The Survey was primarily to be a collection of specimens, ‘a standard passage was to be selected for purposes of comparison’. Its ‘foundation’ was comprised of three specimens for every language and dialect: the standard translation, the passage collected locally for the full idiomatic range, and a list of words and sentences originally devised by the Bengal Asiatic Society in 1866. The template passage was to be ‘a version of the Parable of the Prodigal Son, with slight verbal alterations to avoid Indian prejudices’.(3) The parable was chosen, Grierson coyly remarked in a footnote, because ‘it contains the three personal pronouns, most of the cases found in the declension of nouns, and the present, past, and future tenses of the verb’.(4) Specimens of this crucial first passage used for comparative analysis, were then not the writing down of how the ‘locals’ spontaneously told this biblical tale in their own tongues. ‘What was … aimed at was the acquisition of specimens in the home language of each translator’.(5) Those literate in English rendered it in their ‘native tongue’ from the English Bible. Others accessed it by locating a version which they could read in another Indian language from a volume containing all the known versions of the parable in Indian languages specially printed for this purpose. In a crucial sense, this monumental, authentic digest of Indian languages was a project of recurring translation by bi-lingual Indians.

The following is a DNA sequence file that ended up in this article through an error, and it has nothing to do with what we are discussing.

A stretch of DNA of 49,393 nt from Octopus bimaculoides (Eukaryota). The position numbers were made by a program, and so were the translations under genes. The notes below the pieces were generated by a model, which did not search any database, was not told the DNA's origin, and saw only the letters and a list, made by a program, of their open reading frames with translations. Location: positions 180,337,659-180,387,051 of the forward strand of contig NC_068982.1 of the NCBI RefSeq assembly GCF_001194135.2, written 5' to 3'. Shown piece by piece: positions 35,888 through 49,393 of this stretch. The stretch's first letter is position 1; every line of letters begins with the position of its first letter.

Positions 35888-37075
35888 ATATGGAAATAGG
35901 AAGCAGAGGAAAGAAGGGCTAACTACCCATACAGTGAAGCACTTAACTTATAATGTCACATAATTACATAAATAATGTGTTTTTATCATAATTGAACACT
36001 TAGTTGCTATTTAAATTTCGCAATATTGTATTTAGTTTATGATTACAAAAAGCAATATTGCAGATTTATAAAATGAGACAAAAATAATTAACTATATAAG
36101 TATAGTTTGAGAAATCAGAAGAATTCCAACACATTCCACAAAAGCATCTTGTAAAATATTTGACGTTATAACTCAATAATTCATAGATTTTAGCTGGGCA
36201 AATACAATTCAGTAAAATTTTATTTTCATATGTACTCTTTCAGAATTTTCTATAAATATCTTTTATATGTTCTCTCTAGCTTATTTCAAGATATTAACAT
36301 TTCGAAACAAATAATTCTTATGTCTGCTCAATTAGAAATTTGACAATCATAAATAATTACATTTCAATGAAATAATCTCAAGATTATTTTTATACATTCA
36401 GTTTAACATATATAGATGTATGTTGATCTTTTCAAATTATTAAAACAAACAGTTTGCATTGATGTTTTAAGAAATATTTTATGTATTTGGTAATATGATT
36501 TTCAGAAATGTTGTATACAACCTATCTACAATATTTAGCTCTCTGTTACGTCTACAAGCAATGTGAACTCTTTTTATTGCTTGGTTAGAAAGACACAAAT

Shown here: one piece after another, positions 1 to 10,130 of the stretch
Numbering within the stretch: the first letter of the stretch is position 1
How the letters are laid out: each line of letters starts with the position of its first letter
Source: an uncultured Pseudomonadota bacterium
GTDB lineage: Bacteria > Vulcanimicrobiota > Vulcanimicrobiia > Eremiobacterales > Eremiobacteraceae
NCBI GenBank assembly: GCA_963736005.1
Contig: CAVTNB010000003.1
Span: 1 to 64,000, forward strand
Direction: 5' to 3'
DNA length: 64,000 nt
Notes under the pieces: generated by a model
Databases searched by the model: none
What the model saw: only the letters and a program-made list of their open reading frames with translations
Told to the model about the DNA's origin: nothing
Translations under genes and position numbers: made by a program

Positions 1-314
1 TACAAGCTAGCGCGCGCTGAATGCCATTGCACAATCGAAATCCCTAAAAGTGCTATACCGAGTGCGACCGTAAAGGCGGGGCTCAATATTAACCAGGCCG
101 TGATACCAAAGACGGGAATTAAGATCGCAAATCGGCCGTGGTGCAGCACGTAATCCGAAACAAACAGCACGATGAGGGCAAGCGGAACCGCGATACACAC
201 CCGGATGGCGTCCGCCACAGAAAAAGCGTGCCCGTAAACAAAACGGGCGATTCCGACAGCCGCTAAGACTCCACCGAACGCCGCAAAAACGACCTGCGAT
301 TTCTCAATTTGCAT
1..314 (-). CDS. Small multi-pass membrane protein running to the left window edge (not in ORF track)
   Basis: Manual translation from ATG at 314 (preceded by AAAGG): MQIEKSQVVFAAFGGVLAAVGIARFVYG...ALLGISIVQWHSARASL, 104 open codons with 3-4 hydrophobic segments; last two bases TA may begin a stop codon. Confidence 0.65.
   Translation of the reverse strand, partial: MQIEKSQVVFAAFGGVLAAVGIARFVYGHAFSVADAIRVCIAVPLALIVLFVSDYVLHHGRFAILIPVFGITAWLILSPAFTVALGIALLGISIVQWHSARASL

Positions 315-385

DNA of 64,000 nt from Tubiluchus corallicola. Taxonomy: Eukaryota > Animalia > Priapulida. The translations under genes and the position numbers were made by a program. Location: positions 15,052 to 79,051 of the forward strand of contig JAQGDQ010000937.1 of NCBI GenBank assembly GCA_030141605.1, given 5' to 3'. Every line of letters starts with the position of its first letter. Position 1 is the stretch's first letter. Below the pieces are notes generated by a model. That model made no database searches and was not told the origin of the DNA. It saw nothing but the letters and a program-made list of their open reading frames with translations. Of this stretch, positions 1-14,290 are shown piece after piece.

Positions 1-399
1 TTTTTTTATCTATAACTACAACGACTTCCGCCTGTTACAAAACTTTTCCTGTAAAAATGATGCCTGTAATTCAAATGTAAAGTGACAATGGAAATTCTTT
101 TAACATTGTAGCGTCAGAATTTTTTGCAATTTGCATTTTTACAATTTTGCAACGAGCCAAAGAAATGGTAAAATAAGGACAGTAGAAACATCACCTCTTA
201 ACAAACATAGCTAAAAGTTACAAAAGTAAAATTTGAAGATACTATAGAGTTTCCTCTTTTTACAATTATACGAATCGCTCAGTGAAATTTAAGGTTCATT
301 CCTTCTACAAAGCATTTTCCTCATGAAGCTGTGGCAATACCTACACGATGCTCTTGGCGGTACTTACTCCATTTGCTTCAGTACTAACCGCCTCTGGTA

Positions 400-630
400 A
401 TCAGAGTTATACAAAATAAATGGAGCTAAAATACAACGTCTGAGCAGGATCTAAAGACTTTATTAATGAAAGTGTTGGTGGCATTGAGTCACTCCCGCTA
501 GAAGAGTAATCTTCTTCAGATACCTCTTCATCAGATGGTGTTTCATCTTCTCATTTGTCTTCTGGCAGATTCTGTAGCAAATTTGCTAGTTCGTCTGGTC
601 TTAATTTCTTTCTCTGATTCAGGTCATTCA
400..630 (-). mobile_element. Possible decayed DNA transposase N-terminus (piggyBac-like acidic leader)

From the specimens Grierson identified the grammatical and other peculiarities of the language or dialect. He also provided a brief Introduction for each of the languages, distinguishing its various dialects, noting down the number of speakers, the habitat of the language, its literature, and concluding with a sketch of the grammar . In all 179 languages and 544 dialects in the Indian Empire, excluding some portions (Burma, Hyderabad and Mysore states and the Presidency of Madras) were described in the LSI’s eleven volumes in nineteen parts, published between 1903 and 1928 the Introductory volume was published in 1927, followed the next year by a tabular Comparative Vocabulary. Grierson estimated that the survey covered 224 million out of the total population of nearly 300 million of the Indian empire.(6)